I can't decide if the word 'clothes' is countable or uncountable. The dictionary only writes - plural.
Clothes, like (eye)glasses, pants, scissors, &c., is a plurale tantum—a word that only occurs in the plural. Most pluralia tantum in English are things that naturally conceptually come in pairs (two lenses in glasses, two legs in pants, two scissor-halves in scissors), but there are plenty of others—clothes, riches, remains, &c. Whether they're count nouns or not depends on how you define count nouns versus mass nouns, but in English they're generally considered mass nouns—they certainly behave like mass nouns in that you need measure words when you actually count them (three pairs of pants, not three pants).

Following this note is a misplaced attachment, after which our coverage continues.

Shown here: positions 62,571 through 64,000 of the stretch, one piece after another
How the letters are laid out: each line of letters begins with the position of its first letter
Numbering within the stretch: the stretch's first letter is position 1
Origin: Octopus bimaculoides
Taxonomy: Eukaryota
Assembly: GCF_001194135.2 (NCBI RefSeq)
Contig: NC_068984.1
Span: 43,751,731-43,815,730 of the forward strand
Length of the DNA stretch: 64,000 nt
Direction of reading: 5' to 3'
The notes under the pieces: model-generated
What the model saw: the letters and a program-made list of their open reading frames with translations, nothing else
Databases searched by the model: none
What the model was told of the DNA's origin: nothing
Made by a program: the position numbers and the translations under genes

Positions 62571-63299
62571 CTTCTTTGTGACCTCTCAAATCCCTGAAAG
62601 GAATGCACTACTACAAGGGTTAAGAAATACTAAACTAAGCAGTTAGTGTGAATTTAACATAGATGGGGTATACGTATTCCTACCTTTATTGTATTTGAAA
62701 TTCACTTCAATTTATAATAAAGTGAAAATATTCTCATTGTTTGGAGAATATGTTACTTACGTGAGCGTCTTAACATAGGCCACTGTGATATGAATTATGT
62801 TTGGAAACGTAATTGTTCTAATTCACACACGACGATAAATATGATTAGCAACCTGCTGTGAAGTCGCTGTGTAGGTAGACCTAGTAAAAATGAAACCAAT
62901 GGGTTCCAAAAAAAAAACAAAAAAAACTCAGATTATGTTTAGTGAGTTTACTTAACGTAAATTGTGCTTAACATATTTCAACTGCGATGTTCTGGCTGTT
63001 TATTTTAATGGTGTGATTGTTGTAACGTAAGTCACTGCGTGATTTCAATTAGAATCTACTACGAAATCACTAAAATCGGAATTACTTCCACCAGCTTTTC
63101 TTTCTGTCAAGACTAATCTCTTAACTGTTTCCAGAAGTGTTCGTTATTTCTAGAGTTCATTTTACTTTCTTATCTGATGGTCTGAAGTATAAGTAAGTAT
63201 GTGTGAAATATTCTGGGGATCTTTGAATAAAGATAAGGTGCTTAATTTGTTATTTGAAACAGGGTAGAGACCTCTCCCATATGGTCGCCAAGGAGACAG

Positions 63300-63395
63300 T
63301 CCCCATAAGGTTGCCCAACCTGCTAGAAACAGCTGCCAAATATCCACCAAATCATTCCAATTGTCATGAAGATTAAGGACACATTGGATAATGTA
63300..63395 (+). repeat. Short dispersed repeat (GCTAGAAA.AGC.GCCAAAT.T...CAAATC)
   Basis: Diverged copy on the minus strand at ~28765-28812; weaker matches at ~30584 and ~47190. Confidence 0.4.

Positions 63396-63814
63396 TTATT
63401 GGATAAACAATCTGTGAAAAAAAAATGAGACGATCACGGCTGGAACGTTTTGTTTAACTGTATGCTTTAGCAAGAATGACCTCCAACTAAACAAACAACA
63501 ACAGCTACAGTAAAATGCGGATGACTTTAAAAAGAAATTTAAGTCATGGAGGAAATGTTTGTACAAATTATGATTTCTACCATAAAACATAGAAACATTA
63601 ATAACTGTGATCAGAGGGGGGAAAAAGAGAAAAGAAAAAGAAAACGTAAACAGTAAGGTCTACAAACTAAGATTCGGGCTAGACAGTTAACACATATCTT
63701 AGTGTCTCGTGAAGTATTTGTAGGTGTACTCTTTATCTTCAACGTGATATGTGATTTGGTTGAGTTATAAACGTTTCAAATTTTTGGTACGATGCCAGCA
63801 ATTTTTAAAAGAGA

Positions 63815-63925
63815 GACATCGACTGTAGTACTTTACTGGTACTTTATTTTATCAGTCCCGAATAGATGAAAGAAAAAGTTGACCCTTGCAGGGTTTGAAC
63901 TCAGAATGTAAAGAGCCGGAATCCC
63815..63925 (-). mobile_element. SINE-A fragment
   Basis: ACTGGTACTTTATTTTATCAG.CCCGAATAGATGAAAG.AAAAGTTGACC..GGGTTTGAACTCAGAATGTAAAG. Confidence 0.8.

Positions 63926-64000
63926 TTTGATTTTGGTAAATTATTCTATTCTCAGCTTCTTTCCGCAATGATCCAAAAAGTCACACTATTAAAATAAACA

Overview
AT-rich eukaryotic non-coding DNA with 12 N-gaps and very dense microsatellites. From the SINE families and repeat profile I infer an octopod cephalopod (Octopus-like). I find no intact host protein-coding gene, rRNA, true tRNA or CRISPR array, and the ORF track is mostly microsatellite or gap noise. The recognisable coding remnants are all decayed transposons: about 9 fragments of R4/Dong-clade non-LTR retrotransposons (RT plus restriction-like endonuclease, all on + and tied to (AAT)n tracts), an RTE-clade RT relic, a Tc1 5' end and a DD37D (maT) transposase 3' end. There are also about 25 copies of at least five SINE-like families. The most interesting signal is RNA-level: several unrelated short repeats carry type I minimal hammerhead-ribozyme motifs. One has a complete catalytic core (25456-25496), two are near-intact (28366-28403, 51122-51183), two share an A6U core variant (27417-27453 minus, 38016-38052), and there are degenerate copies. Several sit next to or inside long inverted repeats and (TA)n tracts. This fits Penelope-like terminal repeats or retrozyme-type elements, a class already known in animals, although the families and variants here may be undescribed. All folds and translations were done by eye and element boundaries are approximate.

The reverse is a singulare tantum—a word that only occurs in the singular. In English all mass nouns that aren't pluralia tantum are singularia tantum, and almost all singularia tantum are mass nouns—the only exception I can think of is a shambles.
(Even though this question asks about an English word I feel it's in scope because it's about a grammatical concept, not a usage question.)